Thursday, January 17, 2008

Why Riven is the Best Game Ever, Part 5

Five is an important number in Riven. D'ni numerals are base 25, five squared, of course, but Gehn somehow found himself with a connection to the fifth integer, one that guided his life and fittingly found itself a motif in his imprisonment in Riven. Therefore, this post will be the last in this series, and it will go into Gehn, who I submit to be the best villain ever, in any medium.

Gehn is a great person, really. He watched as his entire civilization crumbled around him in horrific terrorist assaults which were inspired by the arrival of his mother to D'ni. He suffered the loss of his wife in childbirth, a wife about whom we know little but it can be assured that their love was mutual, fierce, and tragic.

And still, fifteen years after leaving his son with his mother, Gehn found it in himself to come back for Atrus, to induct him to the Art of crafting links to Ages. This child who had destroyed the shattered bits of life he had tried to collect became his protegee, his first step in rebuilding the glorious, beautiful society of D'ni.

Gehn is a horrible person. He is prolific, but lacks talent and inspiration. He seeks to rebuild D'ni, but he fancies himself a god, last among a godlike people. He creates Ages to subjugate them, caring not for their inhabitants as people but as resources. He numbers his Ages, never names them. He never calls his prison Riven, but rather My Fifth Age, out of his eventual two hundred thirty-three. Atrus, in rebellion against this pathetic excess, trapped his father in Riven to protect other Ages from his ruthlessness, his Machievellan disregard of people in favor of causes.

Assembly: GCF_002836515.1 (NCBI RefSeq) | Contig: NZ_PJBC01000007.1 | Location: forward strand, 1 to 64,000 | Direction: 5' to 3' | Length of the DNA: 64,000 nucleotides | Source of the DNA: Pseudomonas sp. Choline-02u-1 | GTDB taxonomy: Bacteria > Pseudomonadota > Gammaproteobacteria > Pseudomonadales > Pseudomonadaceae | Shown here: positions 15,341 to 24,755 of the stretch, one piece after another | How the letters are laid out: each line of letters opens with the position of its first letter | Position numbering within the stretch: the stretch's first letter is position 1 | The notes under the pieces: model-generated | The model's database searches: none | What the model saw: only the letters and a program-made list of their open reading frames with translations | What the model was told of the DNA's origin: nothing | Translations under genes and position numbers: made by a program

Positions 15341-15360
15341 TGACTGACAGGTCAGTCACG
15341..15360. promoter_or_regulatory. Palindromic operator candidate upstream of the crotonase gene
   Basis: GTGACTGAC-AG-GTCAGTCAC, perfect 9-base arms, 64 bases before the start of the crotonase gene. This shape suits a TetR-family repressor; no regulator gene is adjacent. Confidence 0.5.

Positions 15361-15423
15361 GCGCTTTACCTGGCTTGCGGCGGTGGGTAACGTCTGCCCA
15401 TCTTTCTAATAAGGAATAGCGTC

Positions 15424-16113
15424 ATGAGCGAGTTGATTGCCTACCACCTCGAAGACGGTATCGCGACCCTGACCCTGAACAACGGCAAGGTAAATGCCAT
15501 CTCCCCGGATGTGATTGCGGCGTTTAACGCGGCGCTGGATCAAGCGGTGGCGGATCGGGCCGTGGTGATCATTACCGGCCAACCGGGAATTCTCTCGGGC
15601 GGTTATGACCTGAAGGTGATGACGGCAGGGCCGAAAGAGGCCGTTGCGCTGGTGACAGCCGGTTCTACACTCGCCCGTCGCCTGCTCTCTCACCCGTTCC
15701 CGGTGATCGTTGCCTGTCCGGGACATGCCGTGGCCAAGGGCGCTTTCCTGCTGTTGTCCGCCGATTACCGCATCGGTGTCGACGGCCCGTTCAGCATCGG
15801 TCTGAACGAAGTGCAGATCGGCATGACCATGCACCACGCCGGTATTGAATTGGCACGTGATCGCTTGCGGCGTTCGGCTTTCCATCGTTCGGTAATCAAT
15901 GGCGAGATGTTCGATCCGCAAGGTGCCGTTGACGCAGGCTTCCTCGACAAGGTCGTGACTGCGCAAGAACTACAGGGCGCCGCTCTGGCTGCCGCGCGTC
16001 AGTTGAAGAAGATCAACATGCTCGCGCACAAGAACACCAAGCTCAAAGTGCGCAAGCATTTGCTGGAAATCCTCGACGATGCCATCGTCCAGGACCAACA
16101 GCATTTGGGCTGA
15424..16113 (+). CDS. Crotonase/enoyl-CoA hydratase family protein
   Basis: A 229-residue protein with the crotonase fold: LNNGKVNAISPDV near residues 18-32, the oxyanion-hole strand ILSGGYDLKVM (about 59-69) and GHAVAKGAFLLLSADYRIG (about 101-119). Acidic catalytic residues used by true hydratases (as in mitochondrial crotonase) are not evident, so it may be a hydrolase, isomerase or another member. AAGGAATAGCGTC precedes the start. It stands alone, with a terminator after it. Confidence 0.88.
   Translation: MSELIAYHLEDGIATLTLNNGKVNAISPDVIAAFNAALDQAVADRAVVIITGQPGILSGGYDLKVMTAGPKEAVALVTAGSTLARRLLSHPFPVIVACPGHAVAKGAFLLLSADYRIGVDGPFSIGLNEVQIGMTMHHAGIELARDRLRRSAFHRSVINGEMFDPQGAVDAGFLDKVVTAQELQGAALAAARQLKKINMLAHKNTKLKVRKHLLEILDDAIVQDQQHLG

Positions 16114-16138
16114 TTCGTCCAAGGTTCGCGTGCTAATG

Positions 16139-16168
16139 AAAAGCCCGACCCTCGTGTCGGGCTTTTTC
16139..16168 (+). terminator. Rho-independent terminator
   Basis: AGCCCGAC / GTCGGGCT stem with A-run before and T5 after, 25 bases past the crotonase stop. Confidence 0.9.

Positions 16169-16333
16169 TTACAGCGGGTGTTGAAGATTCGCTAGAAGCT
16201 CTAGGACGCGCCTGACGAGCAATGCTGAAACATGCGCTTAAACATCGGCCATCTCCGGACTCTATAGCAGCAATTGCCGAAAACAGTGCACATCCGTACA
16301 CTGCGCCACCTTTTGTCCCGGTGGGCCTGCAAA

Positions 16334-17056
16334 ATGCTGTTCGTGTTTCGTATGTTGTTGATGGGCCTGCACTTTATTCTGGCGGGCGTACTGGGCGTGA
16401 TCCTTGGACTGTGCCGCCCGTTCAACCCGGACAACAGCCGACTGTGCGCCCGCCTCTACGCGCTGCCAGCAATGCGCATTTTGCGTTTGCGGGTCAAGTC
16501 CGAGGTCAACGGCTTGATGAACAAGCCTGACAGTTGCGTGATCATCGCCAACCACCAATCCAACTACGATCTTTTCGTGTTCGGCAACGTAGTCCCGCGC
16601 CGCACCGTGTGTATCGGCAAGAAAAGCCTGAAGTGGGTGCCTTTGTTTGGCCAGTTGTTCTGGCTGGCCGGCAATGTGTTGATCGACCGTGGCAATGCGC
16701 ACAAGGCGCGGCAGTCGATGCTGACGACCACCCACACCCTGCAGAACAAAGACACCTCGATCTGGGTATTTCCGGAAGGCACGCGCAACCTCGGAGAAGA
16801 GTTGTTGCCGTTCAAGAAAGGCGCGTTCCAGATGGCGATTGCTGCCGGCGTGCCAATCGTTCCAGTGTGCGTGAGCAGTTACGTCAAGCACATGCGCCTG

But more than those, Gehn is a person - elegant, charismatic, and subtle. If you decide not to play Riven, I at least recommend reading his journals and watching the scenes in which he appears on the internet. The game, if you look hard enough, gives terrific and terrifying insights into this god-demon-man, this pathetic greatness of fallibility and aspiration.

I started writing this post in hopes that I can do the man justice - I can't. Honestly, you have to play Riven to truly see how deep, how real, how astounding this man is. There is no villain I can think of who is so believable, so dignified, and so evil in a way that is almost universally understood but in no way trite. Gehn wants his home back, but he forgets it was not a palace for his people, but for the world. D'ni, at its heart and height, is a society of awe, worship, and curiosity for possibility, beauty, and complexity. It is a shrine for the wonderment of the universe in all of its guises.

Truly, in life as in books, the Ending can never be written.


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